The Chairman of the American Delegation to the International Civil Aviation Conference (Berle) to President Roosevelt

My Dear Mr. President: I have the honor to report the results of the International Civil Aviation Conference, held at Chicago from November 1 to December 7, 1944.


As you are aware, on August 29, 1944, the British Government, through Lord Beaverbrook, requested this Government forthwith to call an international conference on civil aviation, adding that if for political reasons the United States was unable to call such a conference, the British Government would be glad to call it in London. The original of this message is in the files of the State Department.

Later, on September 7, 1944, the Canadian Government delivered to the State Department a memorandum likewise requesting that we call such a conference. The Canadian Delegation in Chicago informed me that this was done not at the request of the British Government but separately.

In response to this, the invitation (Annex I)23a was sent to all the governments of the world with the exception of enemy and former enemy governments, and the Government of Argentina. All of the governments accepted this invitation with the exception of Saudi Arabia. Among the governments accepting was the Government of the Soviet Union, a copy of whose acceptance is in the files of the State Department. In this document notation was made that the Soviet Union decided to accept despite the fact that the neutrals were included as well as belligerents, no doubt in recognition of the fact that [Page 600] certain neutrals, notably Sweden and Portugal, held a geographic position requiring their action if world aviation lines were to be opened. Subsequently, the Soviet Union withdrew its acceptance on the ground that Spain, Portugal, and Switzerland were included in the Conference.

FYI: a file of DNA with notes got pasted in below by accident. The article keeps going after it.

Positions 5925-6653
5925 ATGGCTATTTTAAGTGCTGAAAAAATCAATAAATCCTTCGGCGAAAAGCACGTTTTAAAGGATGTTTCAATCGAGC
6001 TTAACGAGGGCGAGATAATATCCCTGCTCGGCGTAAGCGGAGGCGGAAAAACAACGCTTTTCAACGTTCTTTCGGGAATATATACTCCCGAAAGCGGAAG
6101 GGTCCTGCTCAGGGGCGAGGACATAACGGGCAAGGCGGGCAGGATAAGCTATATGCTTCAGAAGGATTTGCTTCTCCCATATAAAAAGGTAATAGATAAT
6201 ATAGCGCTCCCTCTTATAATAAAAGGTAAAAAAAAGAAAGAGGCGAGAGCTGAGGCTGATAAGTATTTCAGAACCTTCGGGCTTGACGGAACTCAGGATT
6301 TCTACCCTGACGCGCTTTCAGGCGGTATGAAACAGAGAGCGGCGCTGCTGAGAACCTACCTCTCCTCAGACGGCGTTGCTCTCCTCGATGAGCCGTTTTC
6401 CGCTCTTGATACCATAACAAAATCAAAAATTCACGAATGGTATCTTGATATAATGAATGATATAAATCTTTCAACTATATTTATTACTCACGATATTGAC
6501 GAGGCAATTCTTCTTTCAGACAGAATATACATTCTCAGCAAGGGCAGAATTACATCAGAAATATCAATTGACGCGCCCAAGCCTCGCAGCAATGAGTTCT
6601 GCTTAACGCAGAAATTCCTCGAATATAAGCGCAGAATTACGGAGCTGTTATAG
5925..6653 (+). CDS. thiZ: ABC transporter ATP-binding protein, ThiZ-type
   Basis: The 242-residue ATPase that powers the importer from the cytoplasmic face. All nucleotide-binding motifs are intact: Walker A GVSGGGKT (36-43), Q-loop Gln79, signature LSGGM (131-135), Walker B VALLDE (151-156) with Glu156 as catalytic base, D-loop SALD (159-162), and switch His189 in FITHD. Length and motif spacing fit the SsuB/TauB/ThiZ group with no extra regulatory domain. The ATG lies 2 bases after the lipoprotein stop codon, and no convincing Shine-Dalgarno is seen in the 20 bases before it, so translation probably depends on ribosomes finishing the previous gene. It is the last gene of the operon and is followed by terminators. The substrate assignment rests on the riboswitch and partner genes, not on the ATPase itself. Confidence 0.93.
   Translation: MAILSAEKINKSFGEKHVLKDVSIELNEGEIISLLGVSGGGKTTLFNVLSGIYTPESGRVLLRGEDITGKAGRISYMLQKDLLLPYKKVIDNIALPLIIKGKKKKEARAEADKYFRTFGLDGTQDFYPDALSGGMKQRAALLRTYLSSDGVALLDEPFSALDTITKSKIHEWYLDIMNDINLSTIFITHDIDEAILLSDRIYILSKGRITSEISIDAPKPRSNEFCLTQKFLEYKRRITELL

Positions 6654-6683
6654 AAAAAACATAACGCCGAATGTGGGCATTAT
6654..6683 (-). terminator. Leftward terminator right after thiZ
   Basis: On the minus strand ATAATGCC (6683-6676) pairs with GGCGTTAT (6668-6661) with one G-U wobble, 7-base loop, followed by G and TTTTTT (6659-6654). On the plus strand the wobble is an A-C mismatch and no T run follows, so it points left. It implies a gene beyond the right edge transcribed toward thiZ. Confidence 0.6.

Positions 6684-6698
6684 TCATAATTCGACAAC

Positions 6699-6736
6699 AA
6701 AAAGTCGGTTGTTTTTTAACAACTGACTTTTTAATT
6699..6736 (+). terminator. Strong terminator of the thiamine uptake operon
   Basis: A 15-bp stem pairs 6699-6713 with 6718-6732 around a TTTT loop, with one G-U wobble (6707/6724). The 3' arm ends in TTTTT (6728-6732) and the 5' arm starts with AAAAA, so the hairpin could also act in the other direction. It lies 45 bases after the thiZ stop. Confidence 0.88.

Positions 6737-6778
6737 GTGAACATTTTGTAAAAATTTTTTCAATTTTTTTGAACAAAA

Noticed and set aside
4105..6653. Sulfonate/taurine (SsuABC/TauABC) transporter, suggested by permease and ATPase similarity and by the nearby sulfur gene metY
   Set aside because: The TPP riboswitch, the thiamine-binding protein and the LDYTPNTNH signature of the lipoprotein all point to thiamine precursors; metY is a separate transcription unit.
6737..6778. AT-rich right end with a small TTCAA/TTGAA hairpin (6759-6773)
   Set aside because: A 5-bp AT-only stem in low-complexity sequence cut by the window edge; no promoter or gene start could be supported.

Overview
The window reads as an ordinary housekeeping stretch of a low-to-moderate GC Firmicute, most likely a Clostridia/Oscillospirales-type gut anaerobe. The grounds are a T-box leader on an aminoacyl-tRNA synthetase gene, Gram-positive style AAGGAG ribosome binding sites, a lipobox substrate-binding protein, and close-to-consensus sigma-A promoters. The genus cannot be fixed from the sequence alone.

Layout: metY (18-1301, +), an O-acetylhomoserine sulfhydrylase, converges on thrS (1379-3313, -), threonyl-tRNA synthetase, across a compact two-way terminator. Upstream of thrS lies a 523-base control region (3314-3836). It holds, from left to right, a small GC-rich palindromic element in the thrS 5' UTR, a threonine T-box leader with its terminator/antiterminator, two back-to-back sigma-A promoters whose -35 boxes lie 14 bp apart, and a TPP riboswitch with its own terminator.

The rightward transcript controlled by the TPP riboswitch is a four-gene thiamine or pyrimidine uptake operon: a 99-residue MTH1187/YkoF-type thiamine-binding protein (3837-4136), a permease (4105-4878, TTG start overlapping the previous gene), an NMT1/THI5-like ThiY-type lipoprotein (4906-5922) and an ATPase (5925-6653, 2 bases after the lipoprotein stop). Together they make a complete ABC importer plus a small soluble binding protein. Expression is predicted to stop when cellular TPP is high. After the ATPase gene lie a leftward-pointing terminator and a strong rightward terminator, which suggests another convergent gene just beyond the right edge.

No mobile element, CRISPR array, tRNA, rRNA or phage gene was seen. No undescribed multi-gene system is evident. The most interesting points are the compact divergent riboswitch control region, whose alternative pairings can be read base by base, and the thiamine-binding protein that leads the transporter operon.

Draft agenda was likewise prepared (Annex II)24 and circulated to the various governments. No suggestions were made thereon, and it became the agenda of the Conference.

Shortly before the convening of the Conference, the British Government published a White Paper (Annex III)25 without prior consultation with the United States. This publication caused a certain amount of surprise, since it set out very firmly the British insistence that routes should be allocated and rates determined by an international body which should have overriding powers in the economic field. In preparatory discussions the United States had made the point that it could not delegate economic power to an international body except to carry out principles, agreements and law clearly agreed upon between governments.

The United States Delegation consisted of:

  • Adolf A. Berle, Jr., Assistant Secretary of State, Chairman
  • Josiah W. Bailey, Chairman, Committee on Commerce, United States Senate
  • Owen Brewster, Member, Committee on Commerce, United States Senate
  • Alfred L. Bulwinkle, House of Representatives
  • William A. M. Burden, Assistant Secretary of Commerce for Air
  • Bear Admiral Richard E. Byrd, U.S.N., Retired
  • Fiorello H. LaGuardia, Chairman, United States Section, Permanent Joint Board on Defense (Canada–United States)
  • L. Welch Pogue, Chairman, Civil Aeronautics Board
  • Edward Warner, Vice Chairman, Civil Aeronautics Board
  • Charles A. Wolverton, House of Representatives

The Delegation had the services of Mr. Robert A. Lovett, Assistant Secretary of War for Air, and Mr. Artemus L. Gates, Assistant Secretary of the Navy for Air, as Consultants. As Advisers, who might also represent the point of view of the aviation industry, we had the benefit of the services of Colonel H. R. Harris, Chief of Staff, Air Transport Command, and formerly one of the principal operating officers of Pan American–Grace Airways; Commander Paul Richter, U.S.N.R., of the Bureau of Naval Operations, and previously one of the principal operating officers of T.W.A.; Mr. Ralph Damon, Vice President, American Airlines, Inc.; Mr. John C. Cooper, Vice [Page 601] President, Pan American Airways; Mr. Carleton Putnam, President, Chicago and Southern Airlines; and Mr. Frank Russell, National Aircraft War Production Council, Inc. A full list of the Delegation is appended as Annex IV.26


The Conference convened in Chicago on November 1. Before doing; anything else, I invited Lord Swinton, Chairman of the British Delegation, to lunch. After the usual courtesies, Lord Swinton spoke of the White Paper as the unchangeable British position. I pointed out that this White Paper was merely a re-statement of the British position as given to Dr. Warner and myself by Lord Beaverbrook in London in April 1944 in preparatory discussions. We had then made it clear that such a position was substantially impossible of acceptance, since it amounted to mere blanket delegation of power to an international body with no knowledge of what this body was designed to do. We had asked clarification of the British position which we had not got.